The word tzav means 'command', as in the word mitzva, commandment. When such a commandment is given to us, we ought not delay or tarry. We should see it as an opportunity to break through the confines of time, and come to a different place - a place which transcends time, space and matter; the Place that is God.16
1. This Talmudic source appears in a discussion of another topic altogether. Rashi's association of our present subject, the sacrificial rites of the olah, with the need for speed - is not easily understood, and is debated by other commentaries. See the comments of the Siftei Hachamim and the Mizrahi on Vayikra 6:1.
2. Mechilta Bo section 9.
3. See Maharal comments on Aggda Chulin page 92.
4. See the beautiful description of zerizut in the Mesilat Yesharim, Chapter 7: We were therefore warned by our Sages of blessed memory (Mechilta Shemoth 12:17), " 'Watch over the matzoth' - if a mitzva presents itself to you, do not permit it to go stale"; and (Nazir 23b), ... and (Pesachim 4a), "The zealous advance themselves towards mitzvot"; and (Berachoth 66), "A man should always run to perform a mitzva, even on the Sabbath." And in the Midrash it is stated, (Vayikra Rabbah 11:8), " 'He will guide us eternally '(Psalms 48:15), - with Zeal, as young maids ["eternally" and "young maids" are similarly constructed in the Hebrew], as it is said (Psalms 68:26), '...in the midst of young maids playing upon timbrels.' " The possession of Zeal constitutes an extremely high level of spiritual development, which a person's nature prevents him from attaining at once. He who strengthens himself, however, and acquires as much of Zeal as he is able to, will, in time to come, truly attain to it. The Creator, may His Name be blessed, will present it to him as a reward for having striven for it during the time of his service.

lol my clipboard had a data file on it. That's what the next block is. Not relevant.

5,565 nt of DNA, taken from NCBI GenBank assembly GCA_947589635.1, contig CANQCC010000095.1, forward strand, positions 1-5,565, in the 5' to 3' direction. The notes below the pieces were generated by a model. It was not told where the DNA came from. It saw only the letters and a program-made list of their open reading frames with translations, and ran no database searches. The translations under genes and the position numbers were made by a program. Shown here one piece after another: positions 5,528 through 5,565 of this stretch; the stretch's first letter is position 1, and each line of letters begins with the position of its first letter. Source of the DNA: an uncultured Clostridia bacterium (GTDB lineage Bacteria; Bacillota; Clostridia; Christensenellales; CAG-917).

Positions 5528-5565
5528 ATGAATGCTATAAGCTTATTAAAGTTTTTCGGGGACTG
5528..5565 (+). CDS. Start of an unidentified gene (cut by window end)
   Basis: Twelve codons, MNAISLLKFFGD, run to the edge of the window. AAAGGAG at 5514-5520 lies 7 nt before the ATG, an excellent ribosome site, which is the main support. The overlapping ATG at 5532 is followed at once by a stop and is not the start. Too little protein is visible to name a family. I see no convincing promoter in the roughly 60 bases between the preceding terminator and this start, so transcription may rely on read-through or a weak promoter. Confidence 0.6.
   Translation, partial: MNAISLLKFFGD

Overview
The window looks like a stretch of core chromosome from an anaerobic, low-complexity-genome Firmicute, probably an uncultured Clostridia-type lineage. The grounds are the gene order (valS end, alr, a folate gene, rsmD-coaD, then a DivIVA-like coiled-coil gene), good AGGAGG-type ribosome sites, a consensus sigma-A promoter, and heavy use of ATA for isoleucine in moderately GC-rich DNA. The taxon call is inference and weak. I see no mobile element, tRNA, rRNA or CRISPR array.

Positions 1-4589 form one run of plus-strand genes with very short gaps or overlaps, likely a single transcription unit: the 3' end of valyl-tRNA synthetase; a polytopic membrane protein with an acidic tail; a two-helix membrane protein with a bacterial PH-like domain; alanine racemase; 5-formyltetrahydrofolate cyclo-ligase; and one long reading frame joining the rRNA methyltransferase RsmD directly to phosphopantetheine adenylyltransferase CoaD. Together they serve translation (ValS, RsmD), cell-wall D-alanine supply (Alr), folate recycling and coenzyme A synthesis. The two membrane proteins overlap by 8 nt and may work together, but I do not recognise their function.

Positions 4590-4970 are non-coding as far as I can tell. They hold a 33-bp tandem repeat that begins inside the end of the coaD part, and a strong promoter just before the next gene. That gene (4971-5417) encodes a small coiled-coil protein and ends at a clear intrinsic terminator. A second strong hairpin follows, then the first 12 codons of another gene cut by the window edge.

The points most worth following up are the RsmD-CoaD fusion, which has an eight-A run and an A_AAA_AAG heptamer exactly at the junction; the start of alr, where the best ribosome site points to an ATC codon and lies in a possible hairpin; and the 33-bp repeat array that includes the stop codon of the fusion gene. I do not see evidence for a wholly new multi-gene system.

5. See Maharal Gur Aryeh on Sh'mot 12:17, Netivot Olam Netivat Torah, chapter 17.
6. See Shmot 12:1.
7. See Shmot 12:9-12.
8. For more on Matzah and speed, see my essay "The Matzah of Lot" in Emanations: Essays on the Holidays.
9. Even in Egypt, at the first Seder, on the night before they left Egypt, the Jews who performed all the mitzvot of Pesach succeeded in transcending time: They sat around the table, still slaves, dressed in their travelling clothes and eating matza - the symbol of the haste with which they would leave Egypt the following day! They were simultaneously living in the present and the future. So, too, each and every Jew at each and every Seder throughout history is taught to live simultaneously in the present and the past: "In every generation, a person is obligated to see himself as if he were personally liberated from Egypt." For more on this theme, see my notes on Parshat Bo in Explorations. Also see Rabbi Yitzchak Hutner, Pachad Yitzchak -Pesach, first Ma'amar.
10. See Ramban Shmot 25:2.
11. Also see Talmud Bavli Baba Batra 99a, Megila 10b.
12. See Rashi's comments on Yoma 21b, and the comments of the Vilna Gaon found in the Kol Eliyahu, on Aggadot Brachot 47b.
13. See the Comments of Rabbenu Bachya Sh'mot 25:10.
14. See Rashi Dvarim 16:13, see Rosh Hashana 13a, Sukka 12a.
15. See Talmud Bavli Sukka 2a,21b,23a.
16. God Himself, who is not a physical being, is often referred to in Jewish tradition as HaMakom – "The Place" or, less literally, The Omnipresent. Rav Yosef Dov Soloveitchik spoke about the use of "Hamakom" as a name of God in various lectures on the Haggadah. See my notes on the Rav's Haggadah http://rabbiarikahn.com/therav.html.